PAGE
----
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White backlash as colonial statue comes down in South Africa

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The defaced statue of British colonialist Cecil Rhodes is tied by straps to a crane before its removal at the University of Cape Town on April 9, 2015/AFP

The defaced statue of British colonialist Cecil Rhodes is tied by straps to a crane before its removal at the University of Cape Town on April 9, 2015/AFP

CAPE TOWN, South Africa, Apr 9 – As preparations were made to remove the statue of British colonialist Cecil Rhodes from the University of Cape Town Thursday, white groups launched protests to protect what they see as their heritage.

South Africa’s oldest university voted Wednesday to remove the monument from its campus after a month of student protests against a perceived symbol of historical white oppression.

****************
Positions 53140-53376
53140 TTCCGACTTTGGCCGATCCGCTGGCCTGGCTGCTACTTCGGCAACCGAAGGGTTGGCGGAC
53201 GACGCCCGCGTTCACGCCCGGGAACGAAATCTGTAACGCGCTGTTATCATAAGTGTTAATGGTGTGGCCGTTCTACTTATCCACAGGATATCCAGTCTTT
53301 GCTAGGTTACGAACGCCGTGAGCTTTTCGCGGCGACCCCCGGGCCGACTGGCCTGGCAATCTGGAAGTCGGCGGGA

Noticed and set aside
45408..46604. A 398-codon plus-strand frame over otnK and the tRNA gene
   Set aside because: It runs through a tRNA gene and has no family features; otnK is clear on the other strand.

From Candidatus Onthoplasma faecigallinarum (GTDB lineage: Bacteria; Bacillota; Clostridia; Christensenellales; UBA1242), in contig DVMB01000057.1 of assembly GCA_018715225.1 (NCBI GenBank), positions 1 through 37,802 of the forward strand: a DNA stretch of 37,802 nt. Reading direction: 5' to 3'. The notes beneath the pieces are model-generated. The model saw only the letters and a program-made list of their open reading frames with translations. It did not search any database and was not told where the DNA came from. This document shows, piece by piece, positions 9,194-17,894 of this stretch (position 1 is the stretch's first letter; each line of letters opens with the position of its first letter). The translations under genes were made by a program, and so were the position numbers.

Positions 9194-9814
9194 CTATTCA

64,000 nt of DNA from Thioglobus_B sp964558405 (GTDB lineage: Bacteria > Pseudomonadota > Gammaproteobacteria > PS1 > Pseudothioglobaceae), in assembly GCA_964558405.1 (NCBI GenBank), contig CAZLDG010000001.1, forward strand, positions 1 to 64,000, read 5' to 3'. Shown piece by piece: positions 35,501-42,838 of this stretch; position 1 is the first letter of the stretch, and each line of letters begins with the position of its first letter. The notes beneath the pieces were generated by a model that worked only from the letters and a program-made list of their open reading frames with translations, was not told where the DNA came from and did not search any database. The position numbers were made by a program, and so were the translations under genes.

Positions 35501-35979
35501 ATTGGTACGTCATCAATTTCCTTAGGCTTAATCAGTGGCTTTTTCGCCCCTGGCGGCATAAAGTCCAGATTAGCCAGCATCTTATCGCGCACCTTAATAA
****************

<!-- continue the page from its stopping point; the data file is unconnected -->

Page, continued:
The government welcomed the move.

“It marks a significant… shift where the country deals with its ugly past in a positive and constructive way,” Sandile Memela, spokesman for the arts and culture ministry, told AFP.

He said the government did not encourage the violent removal of statues, and would host “a consultative conference in the next few weeks where the country can adopt an official position” on statues and other colonial symbols.

On Thursday morning, the youth wing of white Afrikaner solidarity group AfriForum handed a memorandum to parliament in Cape Town to “demand protection” for their heritage.

The Afrikaners are descendents of mainly Dutch settlers from the 17th and 18th centuries and dominated South Africa’s white-minority government before the end of apartheid in 1994.

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